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A cause to consider for chronic unresolving diarrhea.

Hilal T - Gastroenterol Rep (Oxf) (2014)

Bottom Line: A colonoscopy revealed a polypoid lesion in the terminal ileum, which was biopsied, revealing a neuroendocrine tumor (NET).He was treated with palliative octreotide and chemoembolization of liver metastases until disease progression.The case highlights the importance of considering functional NETs, especially carcinoid syndrome, in patients with chronic unresolving diarrhea, since early diagnosis allows for further treatment options that can prolong survival.

View Article: PubMed Central - PubMed

Affiliation: Department of Internal Medicine, University of Kentucky, Lexington, Kentucky, USA talal.hilal@uky.edu.

No MeSH data available.


Related in: MedlinePlus

(A) Polypoid lesion in the terminal ileum seen on colonoscopy. (B) Hematoxylin and eosin stain of biopsy specimen, showing a well-differentiated neuroendocrine tumor. (C) Immunohistochemistry for chromogranin A and (D) for synaptophysin, confirming diagnosis of a neuroendocrine tumor.
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gou071-F2: (A) Polypoid lesion in the terminal ileum seen on colonoscopy. (B) Hematoxylin and eosin stain of biopsy specimen, showing a well-differentiated neuroendocrine tumor. (C) Immunohistochemistry for chromogranin A and (D) for synaptophysin, confirming diagnosis of a neuroendocrine tumor.

Mentions: Laboratory data were unremarkable, including hemoglobin, liver enzymes, stool analysis and culture, stool ova and parasites and polymerase chain reaction (PCR) for Clostridium difficile in stool sample. Abdominal computed tomography (CT) with intravenous contrast revealed massive hepatomegaly with multiple liver hyperintensities (Figures 1A and 1B), a normal-appearing colon, and no identifiable lymphadenopathy. Due to the metastatic appearance of the liver lesions, the patient was scheduled for a colonoscopy. The procedure did not reveal gross abnormalities in the colon, but terminal ileoscopy showed a small, 2 cm, polypoid lesion in the terminal ileum, which was biopsied (Figure 2A).Figure 1.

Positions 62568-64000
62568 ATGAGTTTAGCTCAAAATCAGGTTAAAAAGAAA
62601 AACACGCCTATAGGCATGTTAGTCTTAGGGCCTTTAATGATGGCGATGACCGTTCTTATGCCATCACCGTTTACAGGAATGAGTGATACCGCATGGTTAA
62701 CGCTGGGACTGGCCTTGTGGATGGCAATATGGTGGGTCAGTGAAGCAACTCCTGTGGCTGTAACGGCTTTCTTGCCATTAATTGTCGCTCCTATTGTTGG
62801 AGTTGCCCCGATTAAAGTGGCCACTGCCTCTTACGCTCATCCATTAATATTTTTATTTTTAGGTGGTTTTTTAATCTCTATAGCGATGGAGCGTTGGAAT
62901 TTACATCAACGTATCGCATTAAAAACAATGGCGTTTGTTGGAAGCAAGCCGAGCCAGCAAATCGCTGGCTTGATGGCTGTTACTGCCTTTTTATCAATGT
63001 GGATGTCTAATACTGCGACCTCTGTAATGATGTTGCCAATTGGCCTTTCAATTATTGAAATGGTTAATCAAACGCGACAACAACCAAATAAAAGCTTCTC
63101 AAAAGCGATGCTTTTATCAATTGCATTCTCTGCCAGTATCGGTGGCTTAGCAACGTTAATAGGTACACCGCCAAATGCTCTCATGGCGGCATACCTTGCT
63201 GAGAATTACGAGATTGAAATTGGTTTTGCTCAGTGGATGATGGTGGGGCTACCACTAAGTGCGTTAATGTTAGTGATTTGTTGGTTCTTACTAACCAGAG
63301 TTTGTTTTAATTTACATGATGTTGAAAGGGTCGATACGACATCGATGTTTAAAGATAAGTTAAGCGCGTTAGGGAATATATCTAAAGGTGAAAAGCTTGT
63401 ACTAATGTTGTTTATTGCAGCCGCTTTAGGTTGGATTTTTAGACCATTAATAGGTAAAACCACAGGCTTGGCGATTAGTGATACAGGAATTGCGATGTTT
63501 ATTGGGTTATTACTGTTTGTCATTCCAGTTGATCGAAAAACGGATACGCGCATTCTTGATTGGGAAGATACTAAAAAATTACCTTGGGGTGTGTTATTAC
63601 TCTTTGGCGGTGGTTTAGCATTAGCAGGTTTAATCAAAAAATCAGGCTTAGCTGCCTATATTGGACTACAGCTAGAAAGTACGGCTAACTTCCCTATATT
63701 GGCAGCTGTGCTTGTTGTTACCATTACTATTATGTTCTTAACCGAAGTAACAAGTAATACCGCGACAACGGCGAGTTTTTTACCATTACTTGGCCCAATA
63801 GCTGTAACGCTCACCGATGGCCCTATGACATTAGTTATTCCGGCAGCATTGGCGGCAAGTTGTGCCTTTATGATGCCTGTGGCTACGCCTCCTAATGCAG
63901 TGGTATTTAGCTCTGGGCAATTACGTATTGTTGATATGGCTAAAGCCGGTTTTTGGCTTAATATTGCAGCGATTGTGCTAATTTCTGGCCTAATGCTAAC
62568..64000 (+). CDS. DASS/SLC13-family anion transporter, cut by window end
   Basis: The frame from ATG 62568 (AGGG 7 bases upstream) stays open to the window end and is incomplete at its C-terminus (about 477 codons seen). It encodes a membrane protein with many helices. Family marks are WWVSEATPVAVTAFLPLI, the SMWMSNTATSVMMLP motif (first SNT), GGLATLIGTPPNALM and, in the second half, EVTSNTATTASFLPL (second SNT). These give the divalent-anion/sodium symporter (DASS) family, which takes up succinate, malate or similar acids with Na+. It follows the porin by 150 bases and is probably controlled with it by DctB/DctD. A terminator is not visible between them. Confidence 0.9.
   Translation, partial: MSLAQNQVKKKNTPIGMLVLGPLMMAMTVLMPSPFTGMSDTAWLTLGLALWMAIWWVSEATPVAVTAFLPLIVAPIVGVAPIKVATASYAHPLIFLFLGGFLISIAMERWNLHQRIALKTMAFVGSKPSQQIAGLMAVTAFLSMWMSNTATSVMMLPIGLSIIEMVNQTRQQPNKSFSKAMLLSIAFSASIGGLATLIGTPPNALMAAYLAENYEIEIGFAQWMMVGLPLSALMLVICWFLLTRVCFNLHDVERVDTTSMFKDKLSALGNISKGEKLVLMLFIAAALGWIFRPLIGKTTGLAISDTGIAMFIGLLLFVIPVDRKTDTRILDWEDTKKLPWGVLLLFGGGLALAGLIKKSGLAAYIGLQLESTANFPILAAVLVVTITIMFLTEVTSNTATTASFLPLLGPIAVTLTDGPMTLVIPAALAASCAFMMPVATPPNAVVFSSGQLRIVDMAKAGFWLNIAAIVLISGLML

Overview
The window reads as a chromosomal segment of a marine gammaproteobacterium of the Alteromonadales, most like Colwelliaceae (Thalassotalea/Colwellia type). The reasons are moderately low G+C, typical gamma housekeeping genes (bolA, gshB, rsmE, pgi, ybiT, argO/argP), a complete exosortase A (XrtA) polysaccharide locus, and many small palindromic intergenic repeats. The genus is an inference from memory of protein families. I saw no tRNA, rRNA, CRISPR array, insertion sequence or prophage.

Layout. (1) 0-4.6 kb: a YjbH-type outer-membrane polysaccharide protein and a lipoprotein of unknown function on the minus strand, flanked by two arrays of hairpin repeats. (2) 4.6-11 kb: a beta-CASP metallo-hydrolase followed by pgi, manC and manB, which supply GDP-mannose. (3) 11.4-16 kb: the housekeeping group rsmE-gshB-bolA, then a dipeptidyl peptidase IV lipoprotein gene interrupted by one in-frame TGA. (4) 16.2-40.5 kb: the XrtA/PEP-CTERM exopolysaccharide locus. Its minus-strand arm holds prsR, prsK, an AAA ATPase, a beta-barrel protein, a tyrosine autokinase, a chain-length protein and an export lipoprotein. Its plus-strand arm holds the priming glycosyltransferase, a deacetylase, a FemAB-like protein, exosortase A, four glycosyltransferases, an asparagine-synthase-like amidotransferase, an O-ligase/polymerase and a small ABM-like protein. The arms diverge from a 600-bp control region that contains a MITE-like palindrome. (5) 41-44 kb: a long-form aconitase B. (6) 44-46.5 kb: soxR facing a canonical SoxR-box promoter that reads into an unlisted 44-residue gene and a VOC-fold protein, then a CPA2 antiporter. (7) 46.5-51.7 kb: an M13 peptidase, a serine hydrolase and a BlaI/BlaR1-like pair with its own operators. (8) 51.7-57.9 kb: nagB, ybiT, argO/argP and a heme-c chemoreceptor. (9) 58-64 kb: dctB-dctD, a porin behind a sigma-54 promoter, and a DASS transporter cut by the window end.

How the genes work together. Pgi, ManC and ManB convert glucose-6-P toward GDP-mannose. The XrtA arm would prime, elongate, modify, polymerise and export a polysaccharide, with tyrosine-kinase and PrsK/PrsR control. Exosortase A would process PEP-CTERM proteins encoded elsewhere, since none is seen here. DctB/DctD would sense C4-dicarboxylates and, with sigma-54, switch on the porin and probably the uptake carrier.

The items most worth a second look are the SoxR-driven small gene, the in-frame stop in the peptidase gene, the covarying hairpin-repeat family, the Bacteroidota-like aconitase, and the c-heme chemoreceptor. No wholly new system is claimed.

A cause to consider for chronic unresolving diarrhea.

Hilal T - Gastroenterol Rep (Oxf) (2014)

(A) Polypoid lesion in the terminal ileum seen on colonoscopy. (B) Hematoxylin and eosin stain of biopsy specimen, showing a well-differentiated neuroendocrine tumor. (C) Immunohistochemistry for chromogranin A and (D) for synaptophysin, confirming diagnosis of a neuroendocrine tumor.
© Copyright Policy - creative-commons
Related In: Results  -  Collection

License
Show All Figures
getmorefigures.php?uid=PMC4863180&req=5

gou071-F2: (A) Polypoid lesion in the terminal ileum seen on colonoscopy. (B) Hematoxylin and eosin stain of biopsy specimen, showing a well-differentiated neuroendocrine tumor. (C) Immunohistochemistry for chromogranin A and (D) for synaptophysin, confirming diagnosis of a neuroendocrine tumor.
Mentions: Laboratory data were unremarkable, including hemoglobin, liver enzymes, stool analysis and culture, stool ova and parasites and polymerase chain reaction (PCR) for Clostridium difficile in stool sample. Abdominal computed tomography (CT) with intravenous contrast revealed massive hepatomegaly with multiple liver hyperintensities (Figures 1A and 1B), a normal-appearing colon, and no identifiable lymphadenopathy. Due to the metastatic appearance of the liver lesions, the patient was scheduled for a colonoscopy. The procedure did not reveal gross abnormalities in the colon, but terminal ileoscopy showed a small, 2 cm, polypoid lesion in the terminal ileum, which was biopsied (Figure 2A).Figure 1.

Bottom Line: A colonoscopy revealed a polypoid lesion in the terminal ileum, which was biopsied, revealing a neuroendocrine tumor (NET).He was treated with palliative octreotide and chemoembolization of liver metastases until disease progression.The case highlights the importance of considering functional NETs, especially carcinoid syndrome, in patients with chronic unresolving diarrhea, since early diagnosis allows for further treatment options that can prolong survival.

View Article: PubMed Central - PubMed

Affiliation: Department of Internal Medicine, University of Kentucky, Lexington, Kentucky, USA talal.hilal@uky.edu.

No MeSH data available.


Related in: MedlinePlus